“Here’s what we were thinking: what if we did for mortgages what the Internet did for buying music, and plane tickets and shoes?"
Quicken Loans asked in their 60-second Super Bowl ad Sunday, where the company advertised their new online tool Rocket Mortgage.
Using Rocket Mortgage, future homebuyers can get a mortgage on their phones, according to the ad. And more homebuyers are good for America, the ad suggests, because they encourage patriotic consumption with more people buying more stuff like couches, blenders and lamps.
“What we’re saying is that a strong housing market filled with responsible homeowners is important to the economy,” Quicken Loan’s chief executive Bill Emerson tells The Wall Street Journal.
While some criticized the ad’s promotion of unabated consumerism, most took issue with the way it evokes the environment leading up to the 2007-2009 subprime mortgage crisis, especially punctuated by the ending tagline: “Push Button, Get Mortgage.” That crisis led directly to a global financial crisis, and then to the Great Recession.
Financial experts and pundits alike took to Twitter:
The same global meltdown that was interpreted in a recent film.
Based on the 2010 book by Michael Lewis, "The Big Short" explains in detail what happened in the housing market that led to the 2008 financial crisis. Some have described it as the first film to explain the financial concepts and shortcomings of the housing market to a mainstream audience. Director Adam McKay uses celebrities like Margot Robbie and Selena Gomez to explain confusing investment lingo to viewers.
While the movie is both educational and entertaining, it speaks to the fears and financial failures of American homeowners.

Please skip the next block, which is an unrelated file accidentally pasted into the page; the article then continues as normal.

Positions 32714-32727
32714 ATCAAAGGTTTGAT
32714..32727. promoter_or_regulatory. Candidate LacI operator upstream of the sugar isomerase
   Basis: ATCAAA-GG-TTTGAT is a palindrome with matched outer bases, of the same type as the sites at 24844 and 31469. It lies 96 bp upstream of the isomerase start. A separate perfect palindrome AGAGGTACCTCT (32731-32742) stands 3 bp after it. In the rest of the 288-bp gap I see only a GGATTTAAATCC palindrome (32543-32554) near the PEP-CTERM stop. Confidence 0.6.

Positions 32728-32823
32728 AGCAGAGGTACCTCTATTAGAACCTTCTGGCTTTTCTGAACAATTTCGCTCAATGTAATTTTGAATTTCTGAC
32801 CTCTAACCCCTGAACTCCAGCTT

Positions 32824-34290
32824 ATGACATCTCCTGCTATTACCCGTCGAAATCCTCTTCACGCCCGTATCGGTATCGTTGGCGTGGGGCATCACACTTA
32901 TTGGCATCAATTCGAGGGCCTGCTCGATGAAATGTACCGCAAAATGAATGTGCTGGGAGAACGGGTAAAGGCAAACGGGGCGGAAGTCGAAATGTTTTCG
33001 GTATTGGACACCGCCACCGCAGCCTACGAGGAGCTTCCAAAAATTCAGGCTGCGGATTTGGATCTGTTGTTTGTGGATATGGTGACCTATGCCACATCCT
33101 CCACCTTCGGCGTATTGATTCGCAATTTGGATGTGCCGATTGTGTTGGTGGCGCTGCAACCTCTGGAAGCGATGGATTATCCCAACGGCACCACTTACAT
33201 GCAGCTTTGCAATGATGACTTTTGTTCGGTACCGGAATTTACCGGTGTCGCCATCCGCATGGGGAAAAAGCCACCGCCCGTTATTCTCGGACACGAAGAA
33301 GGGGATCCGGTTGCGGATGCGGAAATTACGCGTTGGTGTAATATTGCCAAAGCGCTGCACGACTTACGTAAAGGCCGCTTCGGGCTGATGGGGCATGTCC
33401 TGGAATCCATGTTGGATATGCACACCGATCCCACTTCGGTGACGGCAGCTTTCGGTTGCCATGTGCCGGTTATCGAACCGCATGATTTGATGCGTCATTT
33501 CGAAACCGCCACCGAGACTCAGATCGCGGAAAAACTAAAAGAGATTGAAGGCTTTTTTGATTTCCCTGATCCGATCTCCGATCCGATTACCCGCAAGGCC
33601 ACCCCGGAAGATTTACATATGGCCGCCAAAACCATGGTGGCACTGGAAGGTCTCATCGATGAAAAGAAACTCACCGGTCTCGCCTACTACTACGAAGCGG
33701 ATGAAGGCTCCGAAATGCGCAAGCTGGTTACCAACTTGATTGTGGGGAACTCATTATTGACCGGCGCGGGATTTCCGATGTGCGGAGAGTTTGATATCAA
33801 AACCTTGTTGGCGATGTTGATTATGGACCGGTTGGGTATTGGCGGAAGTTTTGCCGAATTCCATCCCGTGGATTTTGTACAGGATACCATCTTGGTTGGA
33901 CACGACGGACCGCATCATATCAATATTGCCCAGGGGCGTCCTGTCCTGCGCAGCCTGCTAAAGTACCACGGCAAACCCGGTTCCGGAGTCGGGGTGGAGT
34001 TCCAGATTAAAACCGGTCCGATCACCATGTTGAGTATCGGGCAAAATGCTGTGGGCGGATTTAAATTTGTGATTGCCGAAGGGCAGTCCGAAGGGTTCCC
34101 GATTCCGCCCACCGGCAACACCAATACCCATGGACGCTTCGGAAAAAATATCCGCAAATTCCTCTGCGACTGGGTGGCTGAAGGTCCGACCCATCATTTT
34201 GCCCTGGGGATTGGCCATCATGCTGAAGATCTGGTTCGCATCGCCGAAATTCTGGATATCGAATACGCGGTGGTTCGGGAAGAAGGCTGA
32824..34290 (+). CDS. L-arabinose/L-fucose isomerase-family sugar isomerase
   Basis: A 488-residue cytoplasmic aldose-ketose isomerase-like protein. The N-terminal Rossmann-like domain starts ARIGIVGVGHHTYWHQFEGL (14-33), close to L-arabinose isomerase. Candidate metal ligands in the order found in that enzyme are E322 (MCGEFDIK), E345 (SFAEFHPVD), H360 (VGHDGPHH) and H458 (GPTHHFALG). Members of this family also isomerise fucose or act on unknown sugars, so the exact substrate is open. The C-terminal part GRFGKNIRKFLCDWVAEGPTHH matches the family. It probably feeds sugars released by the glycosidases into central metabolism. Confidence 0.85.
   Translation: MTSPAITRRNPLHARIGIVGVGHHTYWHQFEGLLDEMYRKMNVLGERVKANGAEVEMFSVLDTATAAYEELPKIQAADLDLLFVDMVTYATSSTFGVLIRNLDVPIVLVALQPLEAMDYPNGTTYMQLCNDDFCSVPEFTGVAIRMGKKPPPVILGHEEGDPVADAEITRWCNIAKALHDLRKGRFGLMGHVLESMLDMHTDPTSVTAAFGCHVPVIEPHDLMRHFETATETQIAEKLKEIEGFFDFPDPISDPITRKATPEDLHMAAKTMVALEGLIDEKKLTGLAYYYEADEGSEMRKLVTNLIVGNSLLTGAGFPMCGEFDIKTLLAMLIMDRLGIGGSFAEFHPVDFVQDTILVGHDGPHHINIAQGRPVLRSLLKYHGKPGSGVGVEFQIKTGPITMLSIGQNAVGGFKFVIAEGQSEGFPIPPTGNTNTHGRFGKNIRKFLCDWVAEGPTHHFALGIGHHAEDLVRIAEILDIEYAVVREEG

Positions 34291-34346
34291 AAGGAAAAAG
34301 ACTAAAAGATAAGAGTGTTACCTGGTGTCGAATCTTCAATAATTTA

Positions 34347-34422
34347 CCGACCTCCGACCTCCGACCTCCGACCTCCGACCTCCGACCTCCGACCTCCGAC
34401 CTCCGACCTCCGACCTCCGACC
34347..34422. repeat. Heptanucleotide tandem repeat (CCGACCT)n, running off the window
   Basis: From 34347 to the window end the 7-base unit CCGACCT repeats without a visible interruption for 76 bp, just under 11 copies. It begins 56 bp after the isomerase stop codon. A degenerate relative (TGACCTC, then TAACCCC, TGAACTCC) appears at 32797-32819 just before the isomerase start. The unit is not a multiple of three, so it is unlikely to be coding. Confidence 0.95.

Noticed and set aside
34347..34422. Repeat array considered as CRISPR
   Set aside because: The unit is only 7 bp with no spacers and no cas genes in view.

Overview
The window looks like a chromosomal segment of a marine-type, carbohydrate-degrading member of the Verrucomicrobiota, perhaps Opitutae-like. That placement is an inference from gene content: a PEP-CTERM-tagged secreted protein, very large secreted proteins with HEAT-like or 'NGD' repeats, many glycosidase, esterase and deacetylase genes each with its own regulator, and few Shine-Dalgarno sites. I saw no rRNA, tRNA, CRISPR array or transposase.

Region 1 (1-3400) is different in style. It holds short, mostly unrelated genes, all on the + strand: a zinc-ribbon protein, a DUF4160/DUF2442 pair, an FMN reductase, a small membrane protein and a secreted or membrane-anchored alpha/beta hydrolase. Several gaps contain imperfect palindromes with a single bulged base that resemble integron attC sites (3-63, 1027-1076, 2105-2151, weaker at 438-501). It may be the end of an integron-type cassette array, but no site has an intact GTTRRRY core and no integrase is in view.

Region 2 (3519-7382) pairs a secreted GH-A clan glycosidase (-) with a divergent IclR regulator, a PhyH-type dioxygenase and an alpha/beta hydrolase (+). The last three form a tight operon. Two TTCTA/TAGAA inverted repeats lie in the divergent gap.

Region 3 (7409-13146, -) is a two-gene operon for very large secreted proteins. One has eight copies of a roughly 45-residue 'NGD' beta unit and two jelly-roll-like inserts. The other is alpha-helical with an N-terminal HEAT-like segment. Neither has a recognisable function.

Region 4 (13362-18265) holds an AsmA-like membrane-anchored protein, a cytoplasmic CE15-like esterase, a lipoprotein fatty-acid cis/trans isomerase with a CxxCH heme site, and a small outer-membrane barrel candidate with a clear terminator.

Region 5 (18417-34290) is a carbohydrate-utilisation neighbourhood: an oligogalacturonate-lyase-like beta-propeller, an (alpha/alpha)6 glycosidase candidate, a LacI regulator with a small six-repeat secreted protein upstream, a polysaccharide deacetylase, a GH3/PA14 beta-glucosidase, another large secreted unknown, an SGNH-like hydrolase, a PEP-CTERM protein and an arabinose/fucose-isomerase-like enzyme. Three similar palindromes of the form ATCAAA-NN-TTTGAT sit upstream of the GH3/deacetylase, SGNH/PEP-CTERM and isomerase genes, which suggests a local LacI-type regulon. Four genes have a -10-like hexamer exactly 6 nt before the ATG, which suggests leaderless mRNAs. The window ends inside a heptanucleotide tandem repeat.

“For those who vividly remember the crisis, the movie can be stressful at times, showing all the points at which safety mechanisms failed to kick in,” Atlantic writers Bourree Lam and Gillian B. White explained. “For those who don’t remember or weren’t paying close attention, it’s a good primer on how the recession started. For both groups, it’s worth watching.”
For some, the Quicken Loans' Super Bowl ad was a harbinger. CNET’s Chris Matyszczyk’s says Quicken Loans’ ad is so strongly reminiscent of pre-2008 behavior that it might “send a shiver down your spine.”
Quicken company officials say the app advertised facilitates the loan application process, but it does not encourage irresponsible lending.
“I don’t see any harm in those who qualify getting a mortgage more easily,” Quicken Loans President and Chief Marketing Officer Jay Farner tells CNET. “We think the American dream is an important thing. And our research tells us it’s an important thing. All we’re trying to say is, That’s good.”
Quicken isn’t going back to pre-2008 lending, Mr. Emerson tells The Wall Street Journal, because “those programs don’t exist anymore.”
Instead, his company is trying to engage the qualified homeowners who “don’t want to get engaged because they’re afraid of the process” says Emerson. “If we could give them an opportunity to interact with technology, understand the operation, maybe we could get some of these folks who qualify off the sidelines.”
Quicken’s track record should also be noted. The company avoided most subprime products around the turn of the century, making it one of the only large nonbank lenders to make it out of the 2008 crisis alive.
In fact, says Mr. Farner, the convenient new Rocket Mortgage app could actually help raise buyers' education levels.
“I think that everyone is realizing it’s time for the housing industry to advance,” Farner tells CNN, “in our mind that is about transparency.”